This first test of electoral popularity for the government deepened the cracks in the ruling coalition. The manifestations of this, such as the decision by the President in March 2018 to take economic management under his chairmanship of the National Economic Council (NEC) and abolish the Cabinet Committee on Economic Management (CCEM) headed by the Prime Minister, sends mixed signals as to who in government is responsible to push changes through on economic policy matters. Outward dissent has also been a recurring problem with a spate of strikes and demonstrations gathering momentum. The number of man days lost as a consequence of strikes in the private sector has risen to an annual average of 80,000 days during 2015-18 compared to a figure of 50,000 during 2012-14, disrupting day-to-day business operations. A 12-day state of emergency was declared in March 2018 following inter-community clashes. Some of it is no doubt politically motivated, but it adds to the overall impression of disarray and the seeming absence of a sense of urgency to address the problems firmly.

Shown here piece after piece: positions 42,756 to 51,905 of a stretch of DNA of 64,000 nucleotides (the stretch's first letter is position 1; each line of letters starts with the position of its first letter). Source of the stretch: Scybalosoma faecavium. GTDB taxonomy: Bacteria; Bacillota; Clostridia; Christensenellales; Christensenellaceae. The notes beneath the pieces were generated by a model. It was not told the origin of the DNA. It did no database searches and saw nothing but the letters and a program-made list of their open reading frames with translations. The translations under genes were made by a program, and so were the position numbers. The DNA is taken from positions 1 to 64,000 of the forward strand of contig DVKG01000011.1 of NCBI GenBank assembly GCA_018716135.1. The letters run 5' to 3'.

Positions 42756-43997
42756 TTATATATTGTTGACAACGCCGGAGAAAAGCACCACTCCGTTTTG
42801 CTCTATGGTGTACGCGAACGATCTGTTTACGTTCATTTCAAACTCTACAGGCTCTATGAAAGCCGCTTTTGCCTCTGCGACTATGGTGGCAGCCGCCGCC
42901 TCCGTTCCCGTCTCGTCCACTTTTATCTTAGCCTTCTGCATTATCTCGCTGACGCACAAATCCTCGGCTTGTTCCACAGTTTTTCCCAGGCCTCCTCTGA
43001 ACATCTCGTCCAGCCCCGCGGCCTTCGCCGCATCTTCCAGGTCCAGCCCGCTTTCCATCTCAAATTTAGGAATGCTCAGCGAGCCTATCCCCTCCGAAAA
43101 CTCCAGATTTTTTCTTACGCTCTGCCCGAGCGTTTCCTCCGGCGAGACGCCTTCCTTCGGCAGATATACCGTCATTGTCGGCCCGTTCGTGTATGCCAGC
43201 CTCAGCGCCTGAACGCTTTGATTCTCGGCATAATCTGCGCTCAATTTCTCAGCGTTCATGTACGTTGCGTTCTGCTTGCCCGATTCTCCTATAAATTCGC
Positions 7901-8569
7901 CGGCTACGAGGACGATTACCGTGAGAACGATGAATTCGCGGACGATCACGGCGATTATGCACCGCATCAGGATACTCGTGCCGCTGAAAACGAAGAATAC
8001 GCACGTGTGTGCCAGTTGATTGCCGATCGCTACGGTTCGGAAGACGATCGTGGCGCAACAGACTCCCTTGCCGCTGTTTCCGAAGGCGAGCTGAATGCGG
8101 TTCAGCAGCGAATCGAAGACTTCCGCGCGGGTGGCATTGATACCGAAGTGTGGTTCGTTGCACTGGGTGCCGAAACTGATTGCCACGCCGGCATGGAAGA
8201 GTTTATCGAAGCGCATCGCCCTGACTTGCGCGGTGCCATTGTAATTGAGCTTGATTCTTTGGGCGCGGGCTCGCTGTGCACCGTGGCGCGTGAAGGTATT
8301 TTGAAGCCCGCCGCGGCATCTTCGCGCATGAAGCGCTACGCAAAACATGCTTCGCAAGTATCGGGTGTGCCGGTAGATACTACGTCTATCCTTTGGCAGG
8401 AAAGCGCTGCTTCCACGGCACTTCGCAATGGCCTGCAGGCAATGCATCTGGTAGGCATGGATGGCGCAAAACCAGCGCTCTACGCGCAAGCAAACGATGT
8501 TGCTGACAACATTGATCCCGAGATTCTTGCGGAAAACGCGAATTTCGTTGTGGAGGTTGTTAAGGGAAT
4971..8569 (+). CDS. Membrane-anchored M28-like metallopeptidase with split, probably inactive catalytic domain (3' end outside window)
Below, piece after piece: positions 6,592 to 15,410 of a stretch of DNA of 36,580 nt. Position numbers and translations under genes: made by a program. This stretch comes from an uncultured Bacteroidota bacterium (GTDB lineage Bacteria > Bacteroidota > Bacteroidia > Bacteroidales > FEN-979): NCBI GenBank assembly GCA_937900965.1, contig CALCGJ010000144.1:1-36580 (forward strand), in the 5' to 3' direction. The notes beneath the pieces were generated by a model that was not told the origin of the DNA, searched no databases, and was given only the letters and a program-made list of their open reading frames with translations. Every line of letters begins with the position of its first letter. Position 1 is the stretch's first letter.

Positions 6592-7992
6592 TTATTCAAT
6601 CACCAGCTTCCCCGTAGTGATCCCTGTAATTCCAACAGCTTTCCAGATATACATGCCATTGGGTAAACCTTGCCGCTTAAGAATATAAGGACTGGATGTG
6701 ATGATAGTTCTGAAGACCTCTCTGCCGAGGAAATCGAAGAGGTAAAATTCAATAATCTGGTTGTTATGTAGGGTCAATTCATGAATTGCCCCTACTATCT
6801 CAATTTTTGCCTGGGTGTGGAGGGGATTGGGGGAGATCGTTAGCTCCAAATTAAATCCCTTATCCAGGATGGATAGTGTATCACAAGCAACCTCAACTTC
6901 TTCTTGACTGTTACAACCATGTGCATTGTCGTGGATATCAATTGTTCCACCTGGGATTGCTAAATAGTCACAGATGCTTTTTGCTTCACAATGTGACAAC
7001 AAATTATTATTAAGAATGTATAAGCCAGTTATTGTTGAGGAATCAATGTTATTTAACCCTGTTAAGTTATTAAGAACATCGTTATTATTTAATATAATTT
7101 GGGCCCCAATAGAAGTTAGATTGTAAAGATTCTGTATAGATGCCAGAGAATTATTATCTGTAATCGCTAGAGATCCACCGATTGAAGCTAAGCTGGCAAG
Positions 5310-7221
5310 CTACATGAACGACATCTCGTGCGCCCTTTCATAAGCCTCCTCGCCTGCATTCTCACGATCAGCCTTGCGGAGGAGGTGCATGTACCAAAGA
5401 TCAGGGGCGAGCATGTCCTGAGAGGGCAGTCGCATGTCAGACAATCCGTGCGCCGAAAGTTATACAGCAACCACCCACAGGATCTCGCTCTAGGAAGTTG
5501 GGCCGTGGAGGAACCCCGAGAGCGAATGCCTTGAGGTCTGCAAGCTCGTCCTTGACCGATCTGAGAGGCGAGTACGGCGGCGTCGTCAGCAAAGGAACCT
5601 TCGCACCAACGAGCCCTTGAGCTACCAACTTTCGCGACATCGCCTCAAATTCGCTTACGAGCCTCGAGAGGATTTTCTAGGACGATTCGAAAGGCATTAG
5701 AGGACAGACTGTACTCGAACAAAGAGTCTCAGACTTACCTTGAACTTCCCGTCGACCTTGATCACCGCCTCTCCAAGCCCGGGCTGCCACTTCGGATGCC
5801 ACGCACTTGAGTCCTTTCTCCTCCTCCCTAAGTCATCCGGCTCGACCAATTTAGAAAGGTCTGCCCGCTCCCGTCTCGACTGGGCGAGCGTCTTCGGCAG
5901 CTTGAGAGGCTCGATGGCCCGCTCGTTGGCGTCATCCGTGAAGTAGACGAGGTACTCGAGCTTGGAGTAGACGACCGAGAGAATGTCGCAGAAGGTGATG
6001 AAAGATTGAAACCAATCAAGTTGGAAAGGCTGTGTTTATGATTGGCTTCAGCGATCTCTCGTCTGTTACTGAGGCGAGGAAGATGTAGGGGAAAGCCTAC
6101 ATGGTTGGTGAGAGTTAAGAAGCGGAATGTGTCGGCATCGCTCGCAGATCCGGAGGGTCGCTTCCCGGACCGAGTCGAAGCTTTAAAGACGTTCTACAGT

The government has been particularly inept in communicating the need for, and benefits of, some of the easy reforms. In this vacuum, there has been a progressive hardening of positions regarding more contested reforms such as bilateral free trade agreements (FTAs) or divestiture of state entities similar to the Hambantota Port and Mattala International Airport. The prioritising, sequencing and pacing of reform initiatives have been ad hoc. In the melee, it becomes that much harder to build broad based support for the kinds of reforms necessary to make the Sri Lankan economy more competitive.
Outward dissent will be louder as Sri Lanka enters a decisive election cycle; delayed Provincial Council elections are scheduled next, to be followed by the critical presidential elections in late 2019/early 2020. As the ruling coalition appears to be gearing up to stand on separate election platforms, it may be tempted in the run up to lean on both fiscal and monetary policy to stimulate growth and deliver some swift economic relief measures. The grim reality, however, is that there is little leeway to do so without undoing the gains wrought through a painstaking and steady procession of changes over the last two years.